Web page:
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Geochemistry of CCS projects (EC032)

Course Summary

The geochemistry of saline aquifers, depleted oil/gas fields in the context of CO2, and other waste gas, injection is considered. The reactions of CO2 with different reservoir rocks and top-seals, and their constituent minerals, and the cement and metal work used in the construction of wells are central to this course. The course includes reference to numerous CCS and CO2-EOR case studies, CCS-pilot sites, experiments, geochemical modelling, reaction-transport modelling, monitoring of CCS sites, microbiological processes in CCS systems, and the risk of halite scale formation.

This course is designed for petroleum engineers, petrophysicists, and geoscientists who are working on CCS projects.

Available H2 2023


Course Details

Course duration and training method

Courses are accessed on the RPS Learning Hub, each course consists of a series of modules of up to 90 minutes learning time, including self-assessment elements. Learning materials are structured into short sections, each including interactive text and image content, animations, video and audio. An end of course quiz is scored to provide the learner with their learning progress.
Course Duration: 10 Hours

Learning outcomes

Participants will learn to:

  1. Establish the types and sources of information needed to define geochemical aspects of CCS sites.
  2. Examine the role of water and mineral composition, CO2 pressure, and composition of the injected gas in influencing reactions at CCS sites.
  3. Evaluate how experimental simulation can help define if mineral dissolution or precipitation will occur in CCS systems.
  4. Summarise CO2 interactions with cements and pipes used in well completions.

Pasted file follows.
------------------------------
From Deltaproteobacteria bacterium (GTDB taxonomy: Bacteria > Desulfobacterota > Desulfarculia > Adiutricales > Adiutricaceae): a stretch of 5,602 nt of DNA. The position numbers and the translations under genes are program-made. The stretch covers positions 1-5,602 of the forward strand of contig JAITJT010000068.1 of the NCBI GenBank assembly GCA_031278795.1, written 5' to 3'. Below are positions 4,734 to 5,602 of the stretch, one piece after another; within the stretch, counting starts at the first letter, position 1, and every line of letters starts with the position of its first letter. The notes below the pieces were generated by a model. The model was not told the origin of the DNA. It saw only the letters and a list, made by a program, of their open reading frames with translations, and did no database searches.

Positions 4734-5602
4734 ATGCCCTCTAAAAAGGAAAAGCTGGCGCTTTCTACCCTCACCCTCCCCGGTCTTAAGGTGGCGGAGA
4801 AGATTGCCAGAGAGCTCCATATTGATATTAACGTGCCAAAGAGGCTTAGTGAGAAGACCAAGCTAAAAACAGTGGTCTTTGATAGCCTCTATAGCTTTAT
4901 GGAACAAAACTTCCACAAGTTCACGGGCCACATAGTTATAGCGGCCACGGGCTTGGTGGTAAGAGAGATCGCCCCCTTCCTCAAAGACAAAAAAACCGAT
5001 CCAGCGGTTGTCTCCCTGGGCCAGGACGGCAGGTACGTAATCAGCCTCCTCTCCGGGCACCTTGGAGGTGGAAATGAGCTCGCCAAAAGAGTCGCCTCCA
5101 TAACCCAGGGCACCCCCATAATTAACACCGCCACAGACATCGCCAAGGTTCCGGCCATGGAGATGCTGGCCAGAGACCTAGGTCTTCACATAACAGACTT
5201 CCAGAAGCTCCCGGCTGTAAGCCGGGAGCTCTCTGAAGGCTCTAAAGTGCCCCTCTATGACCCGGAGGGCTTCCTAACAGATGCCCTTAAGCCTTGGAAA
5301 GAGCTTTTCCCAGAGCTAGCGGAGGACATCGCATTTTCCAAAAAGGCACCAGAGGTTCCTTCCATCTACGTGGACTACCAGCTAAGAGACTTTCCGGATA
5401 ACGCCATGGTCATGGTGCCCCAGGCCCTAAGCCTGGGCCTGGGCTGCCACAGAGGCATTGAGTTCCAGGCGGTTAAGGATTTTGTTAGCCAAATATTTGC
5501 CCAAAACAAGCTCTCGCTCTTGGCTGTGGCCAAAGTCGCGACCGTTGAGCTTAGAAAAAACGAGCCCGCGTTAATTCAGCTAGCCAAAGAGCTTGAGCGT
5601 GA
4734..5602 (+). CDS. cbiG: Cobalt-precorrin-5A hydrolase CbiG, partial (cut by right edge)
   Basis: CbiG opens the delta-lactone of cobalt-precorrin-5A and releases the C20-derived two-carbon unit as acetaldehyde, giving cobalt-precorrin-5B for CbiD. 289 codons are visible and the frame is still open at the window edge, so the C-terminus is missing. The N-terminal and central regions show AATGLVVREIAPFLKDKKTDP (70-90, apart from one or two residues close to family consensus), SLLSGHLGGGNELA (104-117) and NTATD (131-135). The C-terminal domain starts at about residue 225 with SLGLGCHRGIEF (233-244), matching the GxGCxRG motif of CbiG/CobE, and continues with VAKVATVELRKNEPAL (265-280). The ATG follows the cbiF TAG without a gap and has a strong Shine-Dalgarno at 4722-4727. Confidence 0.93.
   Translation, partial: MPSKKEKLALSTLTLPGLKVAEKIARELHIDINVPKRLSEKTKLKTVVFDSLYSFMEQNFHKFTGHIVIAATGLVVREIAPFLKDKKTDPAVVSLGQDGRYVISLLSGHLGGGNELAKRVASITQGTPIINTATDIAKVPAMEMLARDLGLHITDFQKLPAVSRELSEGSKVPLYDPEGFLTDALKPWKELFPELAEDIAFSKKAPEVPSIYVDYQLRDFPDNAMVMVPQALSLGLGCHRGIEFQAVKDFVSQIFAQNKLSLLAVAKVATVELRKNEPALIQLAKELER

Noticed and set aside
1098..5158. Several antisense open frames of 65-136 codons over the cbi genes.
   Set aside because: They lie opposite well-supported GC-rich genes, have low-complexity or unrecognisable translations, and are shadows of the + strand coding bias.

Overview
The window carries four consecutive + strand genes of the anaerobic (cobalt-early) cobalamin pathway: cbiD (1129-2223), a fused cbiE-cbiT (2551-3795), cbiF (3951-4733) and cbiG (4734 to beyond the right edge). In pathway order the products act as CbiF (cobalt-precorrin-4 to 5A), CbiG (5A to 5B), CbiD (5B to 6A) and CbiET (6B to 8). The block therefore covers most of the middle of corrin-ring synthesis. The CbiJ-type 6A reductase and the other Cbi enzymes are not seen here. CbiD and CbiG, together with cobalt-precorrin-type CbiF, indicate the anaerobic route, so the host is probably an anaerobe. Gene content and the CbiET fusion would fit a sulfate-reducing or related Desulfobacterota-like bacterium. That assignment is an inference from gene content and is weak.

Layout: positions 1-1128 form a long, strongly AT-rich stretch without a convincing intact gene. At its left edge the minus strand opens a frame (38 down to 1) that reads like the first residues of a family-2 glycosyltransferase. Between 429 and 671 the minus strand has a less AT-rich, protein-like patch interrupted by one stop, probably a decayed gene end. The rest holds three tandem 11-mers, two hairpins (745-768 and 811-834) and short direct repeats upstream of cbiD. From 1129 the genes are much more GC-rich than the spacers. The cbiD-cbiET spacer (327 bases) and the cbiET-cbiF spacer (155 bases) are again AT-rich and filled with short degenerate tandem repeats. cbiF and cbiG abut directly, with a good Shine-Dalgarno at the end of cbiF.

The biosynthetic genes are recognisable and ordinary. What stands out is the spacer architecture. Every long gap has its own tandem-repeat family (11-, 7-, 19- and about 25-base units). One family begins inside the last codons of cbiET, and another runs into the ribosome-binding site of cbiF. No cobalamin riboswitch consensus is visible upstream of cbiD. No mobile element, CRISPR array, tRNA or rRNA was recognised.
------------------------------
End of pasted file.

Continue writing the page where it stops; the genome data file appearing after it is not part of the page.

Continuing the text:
5. Appraise how geochemical reaction modelling can help define what processes will occur over a range of timescales at CCS sites.
  6. Assess the application of reaction transport modelling to simulation of CO2 flow and reaction over a range of timescales at CCS sites.
  7. Correlate geochemical processes to geomechanical and petrophysical properties in CCS systems.
  8. Use geochemical tracers to track process in CCS systems.

Course content

The course will cover the following:

  • What is carbon and capture and storage versus the concept of sequestration?
  • What are the limits of geochemistry in CCS systems, as compared to petroleum systems?
  • Sources of information on the geochemistry of CCS
  • Injected gas compositions
  • Forms of CO2 following injection - four modes described by IPCC
  • Dissolution of CO2 in water
  • CO2 and mineral dissolution and precipitation processes
  • Reactions in sandstones and carbonates associated with CCS
  • Reactions in top seals associated with CCS
  • Reactions of CO2 with liners and other metal work during CCS
  • Reactions with cement for completions and CO2 during CCS
  • Microbiological processes induced by CCS
  • Use of natural and artificial geochemical tracers
  • Halite scale and formation damage induced by CCS
  • Young basalt CCS and why it seems to work so well
  • Summary of risks associated with geochemical processes in CCS sites

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